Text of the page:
The name Juan Gavarrete appears only in connection with Popol Vuh and his identity remains apocryphal and elusive. Whatever can be gleaned from the scant historical record indicates that Gavarrete was an archivist working in Guatemala City in the mid-nineteenth century.
While Scherzer unceremoniously identified Gavarrete in 1857 as “el Señor Don Juan Gavarete [sic] en Guatemala” (xiv), Brasseur identified Gavarrete with at least five different titles. In 1857 Brasseur described Gavarrete as “un jeune et zélé archéologue guatémalien […] l’un des notaires de la cour ecclésiastique” (Histoire des nations xxix, lxxxiii). In 1861 Brasseur wrote that Gavarrete was “le savant archiviste du Palais national” (Popol Vuh v, vii). But in 1871 Brasseur characterized Gavarrete in several forms, first as “secrétaire archiviste du palais national à Guatémala,” and then as “notaire public, conservateur des archives nationales,” and finally as “directeur du dépôt des archives nationales” (Bibliothèque Mexico-Guatémalienne 70, 73, 143).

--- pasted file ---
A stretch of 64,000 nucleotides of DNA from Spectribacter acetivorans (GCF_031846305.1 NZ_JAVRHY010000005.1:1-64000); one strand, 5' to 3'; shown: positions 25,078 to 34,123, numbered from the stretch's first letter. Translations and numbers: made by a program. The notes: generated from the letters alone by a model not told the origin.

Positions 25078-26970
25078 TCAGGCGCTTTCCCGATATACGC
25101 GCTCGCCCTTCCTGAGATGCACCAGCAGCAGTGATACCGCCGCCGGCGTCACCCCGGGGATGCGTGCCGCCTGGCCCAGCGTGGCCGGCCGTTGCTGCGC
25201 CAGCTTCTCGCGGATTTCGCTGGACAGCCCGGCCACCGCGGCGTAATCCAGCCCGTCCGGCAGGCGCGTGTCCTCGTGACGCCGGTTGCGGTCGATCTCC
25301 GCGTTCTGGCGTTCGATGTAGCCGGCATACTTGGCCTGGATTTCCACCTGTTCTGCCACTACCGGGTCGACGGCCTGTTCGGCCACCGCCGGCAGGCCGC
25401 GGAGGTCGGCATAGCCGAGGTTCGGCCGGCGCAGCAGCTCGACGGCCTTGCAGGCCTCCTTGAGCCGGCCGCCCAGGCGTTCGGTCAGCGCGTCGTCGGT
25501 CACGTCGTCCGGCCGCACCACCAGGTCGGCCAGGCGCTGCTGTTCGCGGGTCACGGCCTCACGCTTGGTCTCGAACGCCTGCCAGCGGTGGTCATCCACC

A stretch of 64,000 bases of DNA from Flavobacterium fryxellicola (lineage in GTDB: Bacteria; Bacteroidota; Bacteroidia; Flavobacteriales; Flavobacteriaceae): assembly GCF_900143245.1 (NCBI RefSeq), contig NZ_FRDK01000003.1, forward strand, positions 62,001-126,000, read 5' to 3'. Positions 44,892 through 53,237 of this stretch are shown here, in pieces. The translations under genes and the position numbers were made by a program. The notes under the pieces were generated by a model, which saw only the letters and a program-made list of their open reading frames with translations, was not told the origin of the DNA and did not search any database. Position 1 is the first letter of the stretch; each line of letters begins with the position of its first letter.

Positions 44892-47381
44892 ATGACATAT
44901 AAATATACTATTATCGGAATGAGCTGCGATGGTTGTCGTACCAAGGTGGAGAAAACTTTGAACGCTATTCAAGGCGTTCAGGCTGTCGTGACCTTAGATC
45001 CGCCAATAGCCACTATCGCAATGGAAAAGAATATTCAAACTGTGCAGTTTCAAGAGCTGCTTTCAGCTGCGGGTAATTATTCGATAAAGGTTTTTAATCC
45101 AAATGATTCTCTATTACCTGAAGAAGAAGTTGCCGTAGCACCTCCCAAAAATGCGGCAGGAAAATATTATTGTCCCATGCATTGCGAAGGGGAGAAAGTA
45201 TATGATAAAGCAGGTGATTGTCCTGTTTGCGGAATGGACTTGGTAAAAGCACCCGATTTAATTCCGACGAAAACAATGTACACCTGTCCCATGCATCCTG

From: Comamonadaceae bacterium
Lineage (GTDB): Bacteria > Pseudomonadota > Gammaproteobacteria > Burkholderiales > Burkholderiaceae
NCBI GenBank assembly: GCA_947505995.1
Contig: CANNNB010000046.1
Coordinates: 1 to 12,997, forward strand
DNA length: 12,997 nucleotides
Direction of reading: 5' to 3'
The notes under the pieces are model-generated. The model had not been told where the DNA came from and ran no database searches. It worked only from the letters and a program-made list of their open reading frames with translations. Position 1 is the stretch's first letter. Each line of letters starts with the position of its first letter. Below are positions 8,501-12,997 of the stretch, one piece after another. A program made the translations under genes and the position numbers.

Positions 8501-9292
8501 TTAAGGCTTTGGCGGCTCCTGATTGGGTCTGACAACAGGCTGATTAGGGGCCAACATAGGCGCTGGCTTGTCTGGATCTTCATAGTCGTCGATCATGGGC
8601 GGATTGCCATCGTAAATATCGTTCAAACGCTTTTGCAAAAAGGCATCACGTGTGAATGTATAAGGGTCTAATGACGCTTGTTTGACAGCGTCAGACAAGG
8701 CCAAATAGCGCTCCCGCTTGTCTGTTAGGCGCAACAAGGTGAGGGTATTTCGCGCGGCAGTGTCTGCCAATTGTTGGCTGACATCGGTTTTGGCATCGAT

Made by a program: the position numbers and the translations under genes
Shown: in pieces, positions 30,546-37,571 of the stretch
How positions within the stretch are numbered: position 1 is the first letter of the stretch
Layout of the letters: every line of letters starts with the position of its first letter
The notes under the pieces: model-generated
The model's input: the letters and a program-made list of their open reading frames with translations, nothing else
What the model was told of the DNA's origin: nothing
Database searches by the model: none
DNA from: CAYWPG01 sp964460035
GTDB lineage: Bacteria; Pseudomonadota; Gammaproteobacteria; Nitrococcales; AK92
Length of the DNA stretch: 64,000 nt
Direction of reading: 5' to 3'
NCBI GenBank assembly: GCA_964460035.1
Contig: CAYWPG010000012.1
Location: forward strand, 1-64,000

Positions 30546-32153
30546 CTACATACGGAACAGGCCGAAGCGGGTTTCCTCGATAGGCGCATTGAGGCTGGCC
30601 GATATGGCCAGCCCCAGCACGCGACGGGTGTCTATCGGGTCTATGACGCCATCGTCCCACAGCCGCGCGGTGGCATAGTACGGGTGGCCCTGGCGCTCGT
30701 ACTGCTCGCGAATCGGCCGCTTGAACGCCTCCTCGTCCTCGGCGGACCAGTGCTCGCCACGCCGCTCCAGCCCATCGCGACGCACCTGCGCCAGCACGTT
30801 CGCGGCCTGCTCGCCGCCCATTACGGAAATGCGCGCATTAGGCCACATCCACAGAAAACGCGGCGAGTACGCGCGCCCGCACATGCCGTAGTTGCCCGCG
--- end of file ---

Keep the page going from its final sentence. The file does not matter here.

There some additional evidence that Gavarrete was either a government archivist or a university archivist. Both Scherzer and Brasseur imply that Gavarrete enjoyed unfettered access to precious manuscripts at the Universidad de San Carlos library. Additionally, Juan Gavarrete’s name appears on a copyscript of Ximénez’s Historia de la provinçia manuscript (which, contrary to Munro Edmonson and Jack Himelblau, is not lost).